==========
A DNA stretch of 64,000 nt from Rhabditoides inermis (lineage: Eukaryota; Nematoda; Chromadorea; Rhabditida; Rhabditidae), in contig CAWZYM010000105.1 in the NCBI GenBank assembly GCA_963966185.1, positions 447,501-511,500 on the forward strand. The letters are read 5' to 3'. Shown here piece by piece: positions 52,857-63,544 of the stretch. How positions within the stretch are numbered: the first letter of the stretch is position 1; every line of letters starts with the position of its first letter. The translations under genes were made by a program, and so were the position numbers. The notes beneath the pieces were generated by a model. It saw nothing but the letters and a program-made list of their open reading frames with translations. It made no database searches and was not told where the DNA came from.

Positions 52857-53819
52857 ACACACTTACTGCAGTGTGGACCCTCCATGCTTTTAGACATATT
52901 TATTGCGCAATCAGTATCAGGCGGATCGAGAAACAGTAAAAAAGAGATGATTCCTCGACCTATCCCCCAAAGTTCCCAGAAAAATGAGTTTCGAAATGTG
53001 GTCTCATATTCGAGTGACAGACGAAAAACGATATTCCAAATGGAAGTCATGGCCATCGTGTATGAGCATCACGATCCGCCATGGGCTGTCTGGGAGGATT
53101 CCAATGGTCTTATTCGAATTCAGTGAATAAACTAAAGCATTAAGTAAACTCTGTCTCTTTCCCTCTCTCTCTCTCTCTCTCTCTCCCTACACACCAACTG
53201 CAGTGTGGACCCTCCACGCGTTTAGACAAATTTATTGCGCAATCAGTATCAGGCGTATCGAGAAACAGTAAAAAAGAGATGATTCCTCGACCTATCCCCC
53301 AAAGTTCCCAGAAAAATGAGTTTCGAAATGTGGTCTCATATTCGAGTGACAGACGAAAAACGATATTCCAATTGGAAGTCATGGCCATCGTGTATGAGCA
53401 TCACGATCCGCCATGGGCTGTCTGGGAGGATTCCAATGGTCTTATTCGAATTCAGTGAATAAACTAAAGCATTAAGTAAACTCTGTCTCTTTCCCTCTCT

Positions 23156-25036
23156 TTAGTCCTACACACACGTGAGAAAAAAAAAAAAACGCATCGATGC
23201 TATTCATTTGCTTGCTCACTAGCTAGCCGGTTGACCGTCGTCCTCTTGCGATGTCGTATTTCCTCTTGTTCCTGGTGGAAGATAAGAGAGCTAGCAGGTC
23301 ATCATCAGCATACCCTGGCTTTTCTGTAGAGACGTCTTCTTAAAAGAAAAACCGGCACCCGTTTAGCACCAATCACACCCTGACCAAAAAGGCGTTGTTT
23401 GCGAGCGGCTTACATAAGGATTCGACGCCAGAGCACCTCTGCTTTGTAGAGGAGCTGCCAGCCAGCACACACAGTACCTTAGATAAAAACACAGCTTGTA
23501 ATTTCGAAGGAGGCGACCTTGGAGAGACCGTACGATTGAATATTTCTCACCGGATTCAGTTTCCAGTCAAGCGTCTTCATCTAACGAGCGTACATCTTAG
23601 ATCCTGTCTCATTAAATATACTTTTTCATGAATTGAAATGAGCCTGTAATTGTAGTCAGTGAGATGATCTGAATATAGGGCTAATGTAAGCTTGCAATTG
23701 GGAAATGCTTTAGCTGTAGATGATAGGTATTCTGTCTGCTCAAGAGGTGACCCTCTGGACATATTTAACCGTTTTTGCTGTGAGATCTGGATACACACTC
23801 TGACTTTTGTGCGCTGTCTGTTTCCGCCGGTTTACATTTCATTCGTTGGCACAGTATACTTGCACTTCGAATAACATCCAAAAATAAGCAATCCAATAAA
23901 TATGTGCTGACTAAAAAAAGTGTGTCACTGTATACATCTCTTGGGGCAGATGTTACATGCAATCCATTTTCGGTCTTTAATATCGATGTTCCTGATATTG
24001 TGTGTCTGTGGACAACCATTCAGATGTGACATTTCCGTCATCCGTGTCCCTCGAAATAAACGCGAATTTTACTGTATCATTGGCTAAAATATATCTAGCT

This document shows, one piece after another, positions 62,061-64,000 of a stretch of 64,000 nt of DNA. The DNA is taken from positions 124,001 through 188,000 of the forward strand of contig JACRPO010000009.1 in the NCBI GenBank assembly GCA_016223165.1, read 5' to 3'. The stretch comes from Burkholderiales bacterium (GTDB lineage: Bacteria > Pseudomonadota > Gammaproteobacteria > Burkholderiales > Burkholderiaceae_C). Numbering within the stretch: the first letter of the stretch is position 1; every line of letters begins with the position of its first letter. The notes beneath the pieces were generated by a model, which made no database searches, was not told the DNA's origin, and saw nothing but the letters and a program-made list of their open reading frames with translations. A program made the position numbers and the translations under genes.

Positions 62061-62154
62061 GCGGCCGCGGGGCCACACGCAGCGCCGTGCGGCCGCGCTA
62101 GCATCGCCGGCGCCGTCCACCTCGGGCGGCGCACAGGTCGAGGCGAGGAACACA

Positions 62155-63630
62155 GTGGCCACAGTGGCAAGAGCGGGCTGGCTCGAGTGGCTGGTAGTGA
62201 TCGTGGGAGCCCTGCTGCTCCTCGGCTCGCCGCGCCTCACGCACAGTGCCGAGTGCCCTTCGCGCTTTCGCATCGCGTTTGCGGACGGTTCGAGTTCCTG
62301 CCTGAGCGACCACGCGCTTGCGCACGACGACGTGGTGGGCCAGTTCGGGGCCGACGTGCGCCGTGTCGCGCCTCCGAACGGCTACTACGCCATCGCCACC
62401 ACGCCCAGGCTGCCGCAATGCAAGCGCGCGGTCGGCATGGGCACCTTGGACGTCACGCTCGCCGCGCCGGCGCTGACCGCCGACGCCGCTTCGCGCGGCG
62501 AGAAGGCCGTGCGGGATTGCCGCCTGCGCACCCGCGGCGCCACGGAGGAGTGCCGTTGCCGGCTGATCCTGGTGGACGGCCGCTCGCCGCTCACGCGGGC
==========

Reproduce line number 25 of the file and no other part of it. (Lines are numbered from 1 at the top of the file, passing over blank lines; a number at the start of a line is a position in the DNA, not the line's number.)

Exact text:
Positions 62155-63630